The great panorama trail

Lunch stop at Purple Lake

Lake Virginia, the views opened out here
Camp in the spooky woods after the metal bridge/Tully Hole

Last evening light on the mountain
Heading up to Goodale Pass next day

We'd heard at Reds that the ferry at Edison Lake had stopped running 10 days earlier, which would have meant another 5 miles on top of our 12 mile day to get to Vermillion Valley Resort (VVR) for our first and only zero day (American term for a rest day - you go zero miles!). Because of this it made much more sense (more direct) to go over Goodale Pass as we'd heard from numerous people that the walk along Edison Lake (now drained for the year) was a slog. This was a beautiful route, once off the JMT the trails got quieter, wilder and less well maintained. I'd love to know the story behind the Graveyard Meadows area that we passed through (anyone?).
Spooky but beautiful graveyard valley

Lunch time (peanut butter again)
Arrived at VVR a broken man after a 15 mile day (tired +++). What a cool place, an oasis for the weary hiker. After pitching the tent we opened a tab and had a delicious meal. Worth the the detour for sure and we were all ready for a rest day here. With the boat not running to get back on route we could either hike the lake shore (horrid), go up Bear Ridge (everyone said it was hot, shadeless, no water, no fun) or go up Bear Creek. We did the latter and the trail went up a great verdant valley with plunge pools in the river and plenty of shade (it was mega hot). Unusual weather, with a fogginess due to the smoke from the rim fire, hazing out the hills.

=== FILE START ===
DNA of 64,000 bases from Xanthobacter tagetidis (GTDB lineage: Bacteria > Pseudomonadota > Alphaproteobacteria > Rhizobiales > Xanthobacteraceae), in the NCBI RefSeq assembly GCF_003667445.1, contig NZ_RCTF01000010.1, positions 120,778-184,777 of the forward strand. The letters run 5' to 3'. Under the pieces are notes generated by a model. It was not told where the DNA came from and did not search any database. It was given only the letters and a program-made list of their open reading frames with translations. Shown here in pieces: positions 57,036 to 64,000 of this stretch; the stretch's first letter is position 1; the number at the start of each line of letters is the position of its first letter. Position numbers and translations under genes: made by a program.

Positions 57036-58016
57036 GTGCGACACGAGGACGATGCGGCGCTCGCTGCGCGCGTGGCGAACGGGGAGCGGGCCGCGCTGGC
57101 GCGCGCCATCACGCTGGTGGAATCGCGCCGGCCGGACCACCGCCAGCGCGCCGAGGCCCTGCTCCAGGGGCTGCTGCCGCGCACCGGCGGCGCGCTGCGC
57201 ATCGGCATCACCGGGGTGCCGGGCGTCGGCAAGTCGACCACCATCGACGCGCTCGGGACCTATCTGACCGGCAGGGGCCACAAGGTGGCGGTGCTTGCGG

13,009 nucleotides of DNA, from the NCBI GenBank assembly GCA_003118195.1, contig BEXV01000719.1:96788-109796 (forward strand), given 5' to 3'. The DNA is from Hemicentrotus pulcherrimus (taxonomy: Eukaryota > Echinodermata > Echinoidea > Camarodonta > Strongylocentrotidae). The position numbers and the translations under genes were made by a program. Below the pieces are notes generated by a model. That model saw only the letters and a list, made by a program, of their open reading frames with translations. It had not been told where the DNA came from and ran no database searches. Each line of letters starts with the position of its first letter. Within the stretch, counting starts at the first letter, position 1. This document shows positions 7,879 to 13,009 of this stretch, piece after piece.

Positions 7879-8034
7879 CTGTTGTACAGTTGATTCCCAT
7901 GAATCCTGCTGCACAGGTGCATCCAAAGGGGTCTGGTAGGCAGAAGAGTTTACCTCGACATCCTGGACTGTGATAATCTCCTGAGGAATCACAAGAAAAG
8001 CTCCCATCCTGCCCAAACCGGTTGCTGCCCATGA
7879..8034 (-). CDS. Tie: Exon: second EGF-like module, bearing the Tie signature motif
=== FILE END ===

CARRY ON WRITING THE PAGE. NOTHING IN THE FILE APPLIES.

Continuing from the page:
Finally a zero (rest) day at VVR

Cool signs
Lake Edison (drained) - wheres all the water gone....

This next section should again be called the 'Lake Distict', one beautiful lake after another as we crossed Seldon Pass (10,900ft) and started the 3400ft descent to Muir Trail Ranch (MTR - they like abbreviations on the here). We started to see day trippers coming up from the ranch at this point.

Marie Lake (I think!)

Looking back down at the Lake from the Seldon Pass

Next valley, now just 3,300ft of descent to Muir Trail Ranch